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    Photogravure etchings at http://kamprint.com/ & http://kamprint.com/xpress/

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Mood Tags

Text-based searches for documents display thousands of results, most of them irrelevant unless you know exactly what you’re searching for. When searching for images, text-based searches are even less likely to hit the target. The problem is, the sort of remembered association that is best at recalling them works in fundamentally different ways for images and for words.

Naming the pictures lets computers search for them, but usually for objective data,  such as title, subject matter, place, medium, and so forth. This kind of search is helpful for finding illustrations to supplement verbal information. But pictures are far more than information. They evoke responses of excitement, reassurance, joy, dread, involvement, mystery — the whole panoply of human emotion. What if we could search by such responses?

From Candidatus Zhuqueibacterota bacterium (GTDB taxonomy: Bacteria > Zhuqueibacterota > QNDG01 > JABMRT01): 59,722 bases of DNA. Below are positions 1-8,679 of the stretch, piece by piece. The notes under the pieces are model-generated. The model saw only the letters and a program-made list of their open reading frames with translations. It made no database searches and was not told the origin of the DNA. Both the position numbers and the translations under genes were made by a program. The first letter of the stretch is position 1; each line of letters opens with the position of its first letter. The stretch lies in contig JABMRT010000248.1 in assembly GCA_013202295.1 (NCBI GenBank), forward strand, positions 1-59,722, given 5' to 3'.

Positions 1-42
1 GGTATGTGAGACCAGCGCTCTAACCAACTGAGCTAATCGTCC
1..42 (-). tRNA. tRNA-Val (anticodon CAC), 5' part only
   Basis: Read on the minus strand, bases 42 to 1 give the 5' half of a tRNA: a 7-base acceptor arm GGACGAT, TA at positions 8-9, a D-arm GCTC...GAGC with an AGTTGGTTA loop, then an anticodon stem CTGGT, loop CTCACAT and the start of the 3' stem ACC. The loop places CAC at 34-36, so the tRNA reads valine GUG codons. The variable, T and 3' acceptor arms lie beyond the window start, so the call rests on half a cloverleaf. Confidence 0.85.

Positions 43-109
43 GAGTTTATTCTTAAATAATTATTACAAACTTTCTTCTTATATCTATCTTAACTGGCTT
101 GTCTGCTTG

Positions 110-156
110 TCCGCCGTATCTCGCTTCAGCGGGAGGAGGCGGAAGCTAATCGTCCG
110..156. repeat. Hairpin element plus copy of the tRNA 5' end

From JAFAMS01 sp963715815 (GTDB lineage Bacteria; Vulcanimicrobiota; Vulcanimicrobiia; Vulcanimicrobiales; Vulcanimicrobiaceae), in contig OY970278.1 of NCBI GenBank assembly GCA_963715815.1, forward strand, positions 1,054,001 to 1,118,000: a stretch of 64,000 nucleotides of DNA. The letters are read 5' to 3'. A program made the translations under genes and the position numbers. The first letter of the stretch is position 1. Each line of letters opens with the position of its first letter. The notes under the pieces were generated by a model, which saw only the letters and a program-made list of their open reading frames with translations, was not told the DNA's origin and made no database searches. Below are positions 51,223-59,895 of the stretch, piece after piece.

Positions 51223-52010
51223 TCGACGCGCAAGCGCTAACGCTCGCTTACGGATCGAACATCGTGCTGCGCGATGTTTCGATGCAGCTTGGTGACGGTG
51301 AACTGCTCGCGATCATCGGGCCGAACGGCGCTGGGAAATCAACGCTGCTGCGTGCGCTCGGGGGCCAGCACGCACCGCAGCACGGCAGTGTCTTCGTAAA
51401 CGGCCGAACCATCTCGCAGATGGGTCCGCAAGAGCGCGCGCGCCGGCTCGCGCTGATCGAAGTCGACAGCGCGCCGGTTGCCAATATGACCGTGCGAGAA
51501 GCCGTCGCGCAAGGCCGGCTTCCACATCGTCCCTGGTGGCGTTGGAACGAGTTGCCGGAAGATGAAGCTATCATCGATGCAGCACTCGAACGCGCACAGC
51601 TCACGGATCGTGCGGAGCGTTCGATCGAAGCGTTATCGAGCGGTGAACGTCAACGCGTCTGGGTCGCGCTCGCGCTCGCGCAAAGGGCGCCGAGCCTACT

I am currently engaged in setting up a system to do just that. But what about the beauty-in-the-eye-of- the-beholder problem, different people responding to the same picture in different ways? This is where you, the viewer, come in, if you like. The mood tags below link to graphic examples. What search terms would you use? Which mood tags would make sense to you in searching for images? What’s missing — what would you add?

Dynamic
Reflective
Mysterious
Sensual
Spontaneous
Expansive
Elegiac
Intimate
Luminous

Are these tags really right for the examples? There won’t be total agreement. But if certain tags consistently cluster around the same prints, then those tags will be useful in a search. What about prints with two or more moods, like a clearing sky after a storm? Such complexities make prints interesting and true-to-life. Let’s save multiple moods for later, assuming for the moment that one mood each is enough. Then we might look at textures (rough, soft, rhythmic, and so forth). The idea is to build viewers’ experiences into the design of the system used for searching images. Your responses are invited!

Printed from: http://www.kamprint.com/views/?p=144 .
© Peter Miller 2019.